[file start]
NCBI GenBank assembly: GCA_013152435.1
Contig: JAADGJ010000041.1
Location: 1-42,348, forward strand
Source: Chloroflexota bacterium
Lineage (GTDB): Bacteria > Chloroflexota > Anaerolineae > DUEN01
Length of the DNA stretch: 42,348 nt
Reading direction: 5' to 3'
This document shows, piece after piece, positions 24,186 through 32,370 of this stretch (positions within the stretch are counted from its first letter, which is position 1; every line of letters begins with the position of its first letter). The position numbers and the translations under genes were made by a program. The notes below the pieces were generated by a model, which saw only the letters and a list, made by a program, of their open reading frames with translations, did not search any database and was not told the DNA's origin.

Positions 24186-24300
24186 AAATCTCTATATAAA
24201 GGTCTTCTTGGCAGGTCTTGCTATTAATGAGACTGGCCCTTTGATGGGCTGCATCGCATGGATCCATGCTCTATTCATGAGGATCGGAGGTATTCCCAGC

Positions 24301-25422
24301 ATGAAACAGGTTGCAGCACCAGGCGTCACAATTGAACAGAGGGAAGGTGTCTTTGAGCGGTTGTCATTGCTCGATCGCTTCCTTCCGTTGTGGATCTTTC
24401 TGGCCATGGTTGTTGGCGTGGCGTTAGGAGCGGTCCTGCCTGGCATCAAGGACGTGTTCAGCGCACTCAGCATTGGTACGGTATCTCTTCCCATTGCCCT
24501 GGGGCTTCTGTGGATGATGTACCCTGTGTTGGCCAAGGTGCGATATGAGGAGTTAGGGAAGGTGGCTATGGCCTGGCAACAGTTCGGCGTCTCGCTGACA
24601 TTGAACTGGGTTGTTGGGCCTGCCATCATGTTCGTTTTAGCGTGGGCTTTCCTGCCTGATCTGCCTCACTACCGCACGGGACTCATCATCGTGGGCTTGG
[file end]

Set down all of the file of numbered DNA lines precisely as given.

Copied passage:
NCBI GenBank assembly: GCA_013152435.1
Contig: JAADGJ010000041.1
Location: 1-42,348, forward strand
Source: Chloroflexota bacterium
Lineage (GTDB): Bacteria > Chloroflexota > Anaerolineae > DUEN01
Length of the DNA stretch: 42,348 nt
Reading direction: 5' to 3'
This document shows, piece after piece, positions 24,186 through 32,370 of this stretch (positions within the stretch are counted from its first letter, which is position 1; every line of letters begins with the position of its first letter). The position numbers and the translations under genes were made by a program. The notes below the pieces were generated by a model, which saw only the letters and a list, made by a program, of their open reading frames with translations, did not search any database and was not told the DNA's origin.

Positions 24186-24300
24186 AAATCTCTATATAAA
24201 GGTCTTCTTGGCAGGTCTTGCTATTAATGAGACTGGCCCTTTGATGGGCTGCATCGCATGGATCCATGCTCTATTCATGAGGATCGGAGGTATTCCCAGC

Positions 24301-25422
24301 ATGAAACAGGTTGCAGCACCAGGCGTCACAATTGAACAGAGGGAAGGTGTCTTTGAGCGGTTGTCATTGCTCGATCGCTTCCTTCCGTTGTGGATCTTTC
24401 TGGCCATGGTTGTTGGCGTGGCGTTAGGAGCGGTCCTGCCTGGCATCAAGGACGTGTTCAGCGCACTCAGCATTGGTACGGTATCTCTTCCCATTGCCCT
24501 GGGGCTTCTGTGGATGATGTACCCTGTGTTGGCCAAGGTGCGATATGAGGAGTTAGGGAAGGTGGCTATGGCCTGGCAACAGTTCGGCGTCTCGCTGACA
24601 TTGAACTGGGTTGTTGGGCCTGCCATCATGTTCGTTTTAGCGTGGGCTTTCCTGCCTGATCTGCCTCACTACCGCACGGGACTCATCATCGTGGGCTTGG